Photo story (Clockwise from top left): (1) A captured German FW 190A-4 aircraft during WWII (2) A Focke Wulf Fw 190 aircraft on display at RAF museum, Cosford (3) Work is going on at the museum to restore a Dornier Do 17, a German light bomber that was salvaged from the English Channel (4) A Focke Wulf Fw 190A-8 on display at Cosford.
A WWII German fighter aircraft once more has got Midlands in its sights. But no need to panic as the rare craft is on display at RAF museum, Cosford. The www.shropshirestar.com reports.
Only 28 of the Focke Wulf Fw 190 aircraft exists today and one of those has got its place at Royal Air Force museum after it spent over 20 years hanging from the ceiling of the London Imperial War Museum. When first introduced in 1941, the Fw 190 outperformed the Spitfire Mk V, the front line fighter of Royal Air Forces. The Fw 190 maintained its supremacy until the introduction of Spitfire Mk IX in 1942.
Assistant curator of RAF museum, Clare Carr said that it was wonderful to have such a historical aircraft in Shropshire County and added that the aircraft was very prolific and successful. The new aircraft at Cosford was part of a German Mistel combination. The Mistel combination consisted of the small Fw 190 piloted aircraft mounted on top of explosive carrying drone Junkers Ju 88. The Mistel combination craft was used in Denmark during WWII to train pilots. In May 1945, the craft surrendered and while joined to the Junkers, it was flown to Germany.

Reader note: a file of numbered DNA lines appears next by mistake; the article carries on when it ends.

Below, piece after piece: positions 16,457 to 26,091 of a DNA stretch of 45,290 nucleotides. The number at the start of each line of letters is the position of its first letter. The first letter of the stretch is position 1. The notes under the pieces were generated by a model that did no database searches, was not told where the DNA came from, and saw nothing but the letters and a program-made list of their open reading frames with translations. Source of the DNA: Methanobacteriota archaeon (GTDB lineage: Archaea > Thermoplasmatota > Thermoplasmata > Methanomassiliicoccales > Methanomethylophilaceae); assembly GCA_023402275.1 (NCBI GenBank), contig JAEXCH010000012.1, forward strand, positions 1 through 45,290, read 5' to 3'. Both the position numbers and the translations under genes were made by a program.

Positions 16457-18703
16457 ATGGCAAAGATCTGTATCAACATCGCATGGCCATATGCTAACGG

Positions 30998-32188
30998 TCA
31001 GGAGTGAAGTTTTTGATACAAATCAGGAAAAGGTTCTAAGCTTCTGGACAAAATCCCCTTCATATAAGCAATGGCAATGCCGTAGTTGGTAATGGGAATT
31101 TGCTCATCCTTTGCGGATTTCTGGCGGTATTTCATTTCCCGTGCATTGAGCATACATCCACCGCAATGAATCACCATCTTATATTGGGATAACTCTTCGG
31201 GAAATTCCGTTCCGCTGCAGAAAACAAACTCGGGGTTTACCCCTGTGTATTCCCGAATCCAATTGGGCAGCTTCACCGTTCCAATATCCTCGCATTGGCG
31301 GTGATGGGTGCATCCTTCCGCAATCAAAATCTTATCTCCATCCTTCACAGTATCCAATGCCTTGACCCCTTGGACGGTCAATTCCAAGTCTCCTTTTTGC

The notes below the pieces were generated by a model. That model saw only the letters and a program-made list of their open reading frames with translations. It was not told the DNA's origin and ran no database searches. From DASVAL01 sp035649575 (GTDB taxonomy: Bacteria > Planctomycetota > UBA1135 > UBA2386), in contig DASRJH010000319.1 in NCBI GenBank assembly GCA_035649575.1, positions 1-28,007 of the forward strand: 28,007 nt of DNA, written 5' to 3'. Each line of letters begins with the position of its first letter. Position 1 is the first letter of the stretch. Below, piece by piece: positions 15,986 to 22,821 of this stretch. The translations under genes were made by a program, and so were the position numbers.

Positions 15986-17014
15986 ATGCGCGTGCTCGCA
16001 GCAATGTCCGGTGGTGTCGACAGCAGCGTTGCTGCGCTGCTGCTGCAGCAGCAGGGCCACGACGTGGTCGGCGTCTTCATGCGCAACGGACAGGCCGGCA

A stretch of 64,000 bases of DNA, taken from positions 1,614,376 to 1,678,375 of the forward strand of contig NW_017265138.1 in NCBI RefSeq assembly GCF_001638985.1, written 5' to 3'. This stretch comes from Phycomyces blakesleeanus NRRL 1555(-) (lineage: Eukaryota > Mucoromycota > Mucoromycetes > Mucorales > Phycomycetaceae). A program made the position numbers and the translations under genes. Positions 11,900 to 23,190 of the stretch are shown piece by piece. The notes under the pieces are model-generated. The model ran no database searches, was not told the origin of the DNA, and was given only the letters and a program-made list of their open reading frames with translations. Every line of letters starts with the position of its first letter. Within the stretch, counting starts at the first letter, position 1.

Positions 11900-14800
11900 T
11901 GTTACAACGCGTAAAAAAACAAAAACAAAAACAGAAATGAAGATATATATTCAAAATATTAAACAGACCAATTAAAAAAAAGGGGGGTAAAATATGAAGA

The Fw 190 was separated from the Junkers and both crafts were due to be transferred to Britain for analysis. It was assumed that the Ju 88 had been scrapped as it never reached Britain. The Fw 190 was on display in the London Imperial War Museum for over 20 years as mentioned earlier. It was also on display at RAF Cranwell for several years, then at RAF Biggin hill for storage. The Imperial War Museum Duxford loaned it in 1986 where it received corrosion treatment and a repaint. In 1990 it was shifted to Imperial War Museum, South Lambeth and stayed there until December, 2012. It came to Cosford for maintenance works and finally found its permanent place for display.
Another German light bomber, Dornier Do 17 also known as the flying pencil, has also found its final resting place at Cosford after lying on seabed for over 70 years. The Do 17 was salvaged from the English Channnel and is currently undergoing a two year long restoration works at the museum.